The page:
We have two Flashfires, one black-gold (kevlar carbon) the other white gold (kevlar etc). We use them exclusively as pond-small lake boats for freestyle and Canadian-type paddling. We have other boats for rivers and whitewater and wouldn't even consider these for those types of water. For a paddler looking to really amp their technique, balance, and add some different skills, they boats are wonderful. They are quite pretty, with nice wood and lines; and for the above type of paddling, perform really well. Some complain that they do not free-spin or lock at gunnels like Loonworks boats. The free spin is greatly improved just by widening the boat by about an inch over factory--it's amazing how much more this brings out the ends when heeled. We have added custom kneeling thwarts as well, which really make a difference.
So for our use, they are a joy to paddle and like a feather to carry. A good used boat is also about half the price of the Loonworks.WOW !!! I'll even say that backwards. !!! WOW
I had planned to resell the Flashfire when I first bought it. I picked it up as it was a Bell and I had to make the trip right past the sellers door any way to pick up my Wildfire. I had kind of indicated I would sell it to a friend. Welllll. Sorry "...Lady" it is no longer for sale!!! We'll have to fine you one of your own. I have had the chance to really paddle my Flashfire in most all conditions now. I love it more and more every time I take it out!
I weigh 220 pounds and thought the little 13' length and narrow hull would not be stable and could not handle the load. Even after talking to free stylists that put more weight than I do in a Flashfire I did not think it would work. I just figured that they were so good (and a little crazy) in canoes that they could get away with it, but not me. What a surprise! The Flashfire is very, very responsive, very stable and handles the load very well!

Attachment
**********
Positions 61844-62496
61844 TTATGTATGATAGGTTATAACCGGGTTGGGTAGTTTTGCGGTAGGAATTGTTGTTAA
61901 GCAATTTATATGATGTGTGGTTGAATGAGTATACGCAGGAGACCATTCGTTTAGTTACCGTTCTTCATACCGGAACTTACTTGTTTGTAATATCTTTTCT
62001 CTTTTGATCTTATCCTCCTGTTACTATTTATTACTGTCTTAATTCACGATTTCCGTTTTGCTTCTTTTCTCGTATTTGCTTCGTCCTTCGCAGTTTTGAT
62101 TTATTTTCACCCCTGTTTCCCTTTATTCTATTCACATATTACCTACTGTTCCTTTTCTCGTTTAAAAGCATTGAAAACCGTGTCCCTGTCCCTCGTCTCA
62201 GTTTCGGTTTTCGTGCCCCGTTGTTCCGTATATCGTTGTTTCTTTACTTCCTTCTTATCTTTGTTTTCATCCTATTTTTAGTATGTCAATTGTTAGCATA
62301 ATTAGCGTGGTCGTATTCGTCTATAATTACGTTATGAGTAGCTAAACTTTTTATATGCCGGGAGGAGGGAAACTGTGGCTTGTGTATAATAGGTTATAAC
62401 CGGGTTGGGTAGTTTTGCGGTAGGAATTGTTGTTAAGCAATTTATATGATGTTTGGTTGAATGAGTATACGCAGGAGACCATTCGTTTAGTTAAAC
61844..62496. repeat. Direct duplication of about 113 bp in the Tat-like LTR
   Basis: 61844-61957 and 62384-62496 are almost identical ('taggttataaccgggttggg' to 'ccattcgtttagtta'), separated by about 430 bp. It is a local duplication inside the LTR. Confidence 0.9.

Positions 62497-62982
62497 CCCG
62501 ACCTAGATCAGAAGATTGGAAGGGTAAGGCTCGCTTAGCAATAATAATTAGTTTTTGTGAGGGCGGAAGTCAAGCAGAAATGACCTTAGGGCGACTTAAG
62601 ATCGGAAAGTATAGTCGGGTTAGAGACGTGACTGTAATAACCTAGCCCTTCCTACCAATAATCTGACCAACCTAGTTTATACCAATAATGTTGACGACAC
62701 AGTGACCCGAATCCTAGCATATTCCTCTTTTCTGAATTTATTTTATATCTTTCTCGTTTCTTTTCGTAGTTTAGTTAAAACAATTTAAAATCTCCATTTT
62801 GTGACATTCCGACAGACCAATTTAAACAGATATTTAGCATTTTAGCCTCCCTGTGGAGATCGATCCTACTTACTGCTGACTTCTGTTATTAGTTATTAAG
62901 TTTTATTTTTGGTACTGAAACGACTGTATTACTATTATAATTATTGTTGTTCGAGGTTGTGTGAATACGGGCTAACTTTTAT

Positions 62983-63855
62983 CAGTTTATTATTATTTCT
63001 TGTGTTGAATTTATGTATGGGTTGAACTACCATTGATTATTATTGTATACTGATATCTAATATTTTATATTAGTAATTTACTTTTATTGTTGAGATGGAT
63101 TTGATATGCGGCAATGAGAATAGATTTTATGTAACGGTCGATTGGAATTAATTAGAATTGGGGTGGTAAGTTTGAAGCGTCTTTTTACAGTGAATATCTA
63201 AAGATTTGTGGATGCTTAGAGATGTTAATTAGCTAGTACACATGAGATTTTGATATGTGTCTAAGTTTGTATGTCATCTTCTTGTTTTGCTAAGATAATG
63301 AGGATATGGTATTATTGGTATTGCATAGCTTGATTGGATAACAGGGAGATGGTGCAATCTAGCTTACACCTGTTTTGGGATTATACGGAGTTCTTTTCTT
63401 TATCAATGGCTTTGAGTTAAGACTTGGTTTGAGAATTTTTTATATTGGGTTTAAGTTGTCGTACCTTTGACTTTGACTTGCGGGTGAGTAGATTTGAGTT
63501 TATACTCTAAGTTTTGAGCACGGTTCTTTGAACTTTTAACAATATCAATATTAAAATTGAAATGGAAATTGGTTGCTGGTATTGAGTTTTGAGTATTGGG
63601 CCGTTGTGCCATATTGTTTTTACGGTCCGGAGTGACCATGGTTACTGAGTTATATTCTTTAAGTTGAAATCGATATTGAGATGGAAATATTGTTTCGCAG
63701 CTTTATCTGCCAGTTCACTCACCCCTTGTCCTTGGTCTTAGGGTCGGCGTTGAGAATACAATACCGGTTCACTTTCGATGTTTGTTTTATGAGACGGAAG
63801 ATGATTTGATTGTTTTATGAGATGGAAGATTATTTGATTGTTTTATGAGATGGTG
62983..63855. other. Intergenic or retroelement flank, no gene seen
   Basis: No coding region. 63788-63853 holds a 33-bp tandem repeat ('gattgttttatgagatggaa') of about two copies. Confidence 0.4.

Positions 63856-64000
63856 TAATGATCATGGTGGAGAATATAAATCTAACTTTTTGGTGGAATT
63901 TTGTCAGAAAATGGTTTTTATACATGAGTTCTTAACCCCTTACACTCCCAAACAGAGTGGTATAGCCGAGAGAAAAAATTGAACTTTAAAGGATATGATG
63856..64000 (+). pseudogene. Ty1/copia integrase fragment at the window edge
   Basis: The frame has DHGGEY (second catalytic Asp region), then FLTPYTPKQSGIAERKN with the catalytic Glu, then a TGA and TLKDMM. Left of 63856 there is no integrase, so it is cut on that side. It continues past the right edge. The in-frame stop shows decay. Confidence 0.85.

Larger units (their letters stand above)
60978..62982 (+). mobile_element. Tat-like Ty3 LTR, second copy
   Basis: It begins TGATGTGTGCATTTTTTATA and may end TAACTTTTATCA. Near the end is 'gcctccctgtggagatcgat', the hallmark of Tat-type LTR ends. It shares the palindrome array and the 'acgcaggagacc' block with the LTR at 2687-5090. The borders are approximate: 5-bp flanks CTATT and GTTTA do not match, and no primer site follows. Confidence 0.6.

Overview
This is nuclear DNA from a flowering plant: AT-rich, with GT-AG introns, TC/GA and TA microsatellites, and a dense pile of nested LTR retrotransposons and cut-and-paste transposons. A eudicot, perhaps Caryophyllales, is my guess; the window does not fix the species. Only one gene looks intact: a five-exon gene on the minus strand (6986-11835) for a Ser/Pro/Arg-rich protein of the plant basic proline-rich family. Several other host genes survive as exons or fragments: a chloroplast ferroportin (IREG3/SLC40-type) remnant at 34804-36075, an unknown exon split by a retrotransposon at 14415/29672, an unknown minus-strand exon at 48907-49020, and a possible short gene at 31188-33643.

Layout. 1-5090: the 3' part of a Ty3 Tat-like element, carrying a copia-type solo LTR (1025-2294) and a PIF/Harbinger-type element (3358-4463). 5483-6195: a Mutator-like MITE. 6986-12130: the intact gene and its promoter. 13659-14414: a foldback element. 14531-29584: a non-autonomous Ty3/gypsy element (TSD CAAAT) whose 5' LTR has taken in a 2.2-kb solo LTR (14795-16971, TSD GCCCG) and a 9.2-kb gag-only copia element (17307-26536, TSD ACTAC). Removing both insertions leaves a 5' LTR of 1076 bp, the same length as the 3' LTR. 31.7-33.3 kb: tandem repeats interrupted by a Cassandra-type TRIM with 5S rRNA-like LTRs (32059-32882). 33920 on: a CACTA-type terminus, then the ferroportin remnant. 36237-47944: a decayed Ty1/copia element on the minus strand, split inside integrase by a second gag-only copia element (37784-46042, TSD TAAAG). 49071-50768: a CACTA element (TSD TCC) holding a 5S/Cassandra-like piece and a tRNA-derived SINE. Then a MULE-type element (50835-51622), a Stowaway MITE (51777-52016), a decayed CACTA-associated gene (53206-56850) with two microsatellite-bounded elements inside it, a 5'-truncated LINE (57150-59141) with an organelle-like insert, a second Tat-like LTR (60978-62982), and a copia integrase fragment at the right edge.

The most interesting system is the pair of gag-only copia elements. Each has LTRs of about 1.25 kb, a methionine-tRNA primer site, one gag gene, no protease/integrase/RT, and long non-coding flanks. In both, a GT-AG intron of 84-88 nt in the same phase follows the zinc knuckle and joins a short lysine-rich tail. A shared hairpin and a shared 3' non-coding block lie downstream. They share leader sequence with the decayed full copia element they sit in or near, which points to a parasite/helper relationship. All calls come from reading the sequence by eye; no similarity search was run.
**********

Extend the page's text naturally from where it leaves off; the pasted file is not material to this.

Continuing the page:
To date I have logged over 20 hours in the Flashfire in extremely different conditions. I have not found a single place I would not take it again. My friends have paddled it and been very impressed as well. I have taken the Flashfire through class I and II rapids repeatedly. Handles like a dream, especially for a non white water (WW) boat. She enters and surfs the holes with ease. A WW open canoe instructor friend of mine tried it and stated that it was better than his WW Mohawk in class I and II rapids. I paddles across a small lake in high winds quartering into white caps the whole way. No problem.
Over half of my time in the Flashfire has been going up river in a good current in a shallow river. Handled great. Turn, draw, ferry and hold with the greatest of ease. Very seldom had to walk is as the Flashfire's tremendous maneuverability allowed me to hold, move, backtrack and get into the right spot to continue on up stream.
On the flats the Flashfire paddles true and straight with the minimum amount of correction. I recently paddled a Rendezvous which had to be fought constantly to keep straight. The Flashfire maneuvers every bit as well and better, but tracks much better as well. (I must make a small disclaimer statement here. I do not like canoes that must be leaned to turn so I am not comparing this canoe to ones that track like they are on rails which I consider a defect.)
Faults? The only one I may have found is that while surfing the holes the tops of the waves would sporadically come over the gunwales. Is that really a fault? I do not think so. One should expect to get wet while playing in a hole. The low sides were a god send on the high wind lake.
Accessories needed: If you are to use the Flashfire as I do you will need a splash cover to keep the water out as you have the time of your life. My splash cover is in the planning stages as I plan to have even more fun, to get more daring in Baby, my Kevlar Bell Flashfire.